LETTER | The arrest of former University of Malaya Association of New Youth (Umany) president Wong Yan Ke on the pretext of Section 186 of the Penal Code is unwarranted.
At the outset, it is crucial for us to understand the provision of Section 186. It states that "whoever voluntarily obstructs any public servant in the discharge of his public functions, shall be punished with imprisonment for a term which may extend to two years or with fine which may extend to ten thousand ringgit or with both."
The offence under Section 186 is not a crime of strict liability. In other words, it requires mens rea (mental element) of the accused person to be established before he/she can be found guilty. The obstruction must be voluntary. PP v. Mohamad Sabu (2012) 5 CLJ 246, High Court Malaya, Penang.
What does "voluntary" mean in our criminal justice system? Section 39 of the Penal Code defines "voluntarily" – a person is said to cause an effect "voluntarily" when he causes it by means whereby he intended to cause it, or by means which, at the time of employing those means, he knew or had reason to believe to be likely to cause it.
To arrest a person based on Section 186, the police shall have reason in mind that the obstruction is wilful/intentional. The intention to obstruct the police in discharging public function shall be the paramount consideration as and when the arrest is made.
An example of a typical conviction based on Section 186 is as follows – a police officer demands a driver, who violates traffic rules to stop his car. However, the latter refuses and instead accelerates it to flee the scene. When blocked, the latter attempts to hit the police’s vehicle and run. Under such circumstance, the police officer is justified to make a Section 186 arrest.
On the contrary, in Wong’s case, the police officers lack the support of the two elements to justify the arrest. First, there was no voluntary obstruction by Wong against the arresting police. Second, no obstruction was made by Wong in the discharge of public functions by those police officers.
Wong did not actively do something to hamper the police officer from carrying out his duties. All he did was the act of recording, which does not in any sense fall within the meaning of Section 186.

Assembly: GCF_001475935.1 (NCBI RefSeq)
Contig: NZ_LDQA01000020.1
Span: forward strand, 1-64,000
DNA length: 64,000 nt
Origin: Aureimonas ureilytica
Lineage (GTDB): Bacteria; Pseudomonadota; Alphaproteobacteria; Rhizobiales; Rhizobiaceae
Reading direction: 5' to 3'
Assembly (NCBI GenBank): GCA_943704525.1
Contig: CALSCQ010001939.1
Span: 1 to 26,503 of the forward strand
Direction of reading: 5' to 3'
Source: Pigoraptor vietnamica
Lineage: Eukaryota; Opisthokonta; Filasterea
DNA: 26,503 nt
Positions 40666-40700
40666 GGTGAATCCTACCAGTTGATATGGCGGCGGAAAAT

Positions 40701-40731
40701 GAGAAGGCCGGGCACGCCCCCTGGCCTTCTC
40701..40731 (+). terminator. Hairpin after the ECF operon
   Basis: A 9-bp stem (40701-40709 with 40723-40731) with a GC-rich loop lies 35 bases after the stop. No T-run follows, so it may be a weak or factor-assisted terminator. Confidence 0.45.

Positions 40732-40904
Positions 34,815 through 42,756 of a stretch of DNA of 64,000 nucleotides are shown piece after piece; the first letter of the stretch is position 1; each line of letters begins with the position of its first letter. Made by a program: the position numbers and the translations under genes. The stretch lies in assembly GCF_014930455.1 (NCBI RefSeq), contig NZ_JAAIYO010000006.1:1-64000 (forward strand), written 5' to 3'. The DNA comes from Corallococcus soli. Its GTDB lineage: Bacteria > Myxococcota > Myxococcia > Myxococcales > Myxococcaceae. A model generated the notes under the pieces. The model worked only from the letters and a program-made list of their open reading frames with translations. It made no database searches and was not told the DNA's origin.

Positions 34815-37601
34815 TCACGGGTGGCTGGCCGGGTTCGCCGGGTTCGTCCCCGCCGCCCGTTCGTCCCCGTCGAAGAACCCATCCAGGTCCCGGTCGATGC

Unfortunately, there is a dearth of such knowledge demonstrated by the unjustified acts of the said police. Premised on the authorities above, Wong’s act of recording barely fulfils any of the two elements. The arrest is, therefore in my opinion, unwarranted and not within the ambit of Section 186.
Aside from the legal point of view, the police can learn from this incident through the lens of common sense.
The first lesson – the magnitude of police force deployed in comparison to the conduct of the person shall be proportionate and reasonable.
Second, police should put on uniforms when conducting a search at a person’s premises. At the very least, assuming they are plainclothes police officers, they shall communicate clearly to the person by showing their identification document. It is important to note that the existence of bogus police is not impossible.
Third, police should always uphold professionalism and refrain from behaving as though they are above the law. Remember, it is rule of law and not rule by law.
Fourth, recording by netizens is not prohibited under the law.
Fifth, handcuffs shall not be used unless the arrested person is violent.
The arrest and overnight detention of Wong has undermined his right to life protected by the highest law of the land – the Federal Constitution.
To my mind, this incident was avoidable if the police had acted professionally. Sadly, that did not happen. And it all stemmed from the disapproval of the act of recording.
It is important for civil society to speak up against any possible wrongful act of the police. We shall let our dissenting voices be heard by the authority with the hope that reform can be materialised.
Ultimately, we reject any unwarranted use of police force and lack of professionalism. Abuse and misuse of Section 186 by the police cannot be the norm of this country.
The views expressed here are those of the author/contributor and do not necessarily represent the views of Malaysiakini.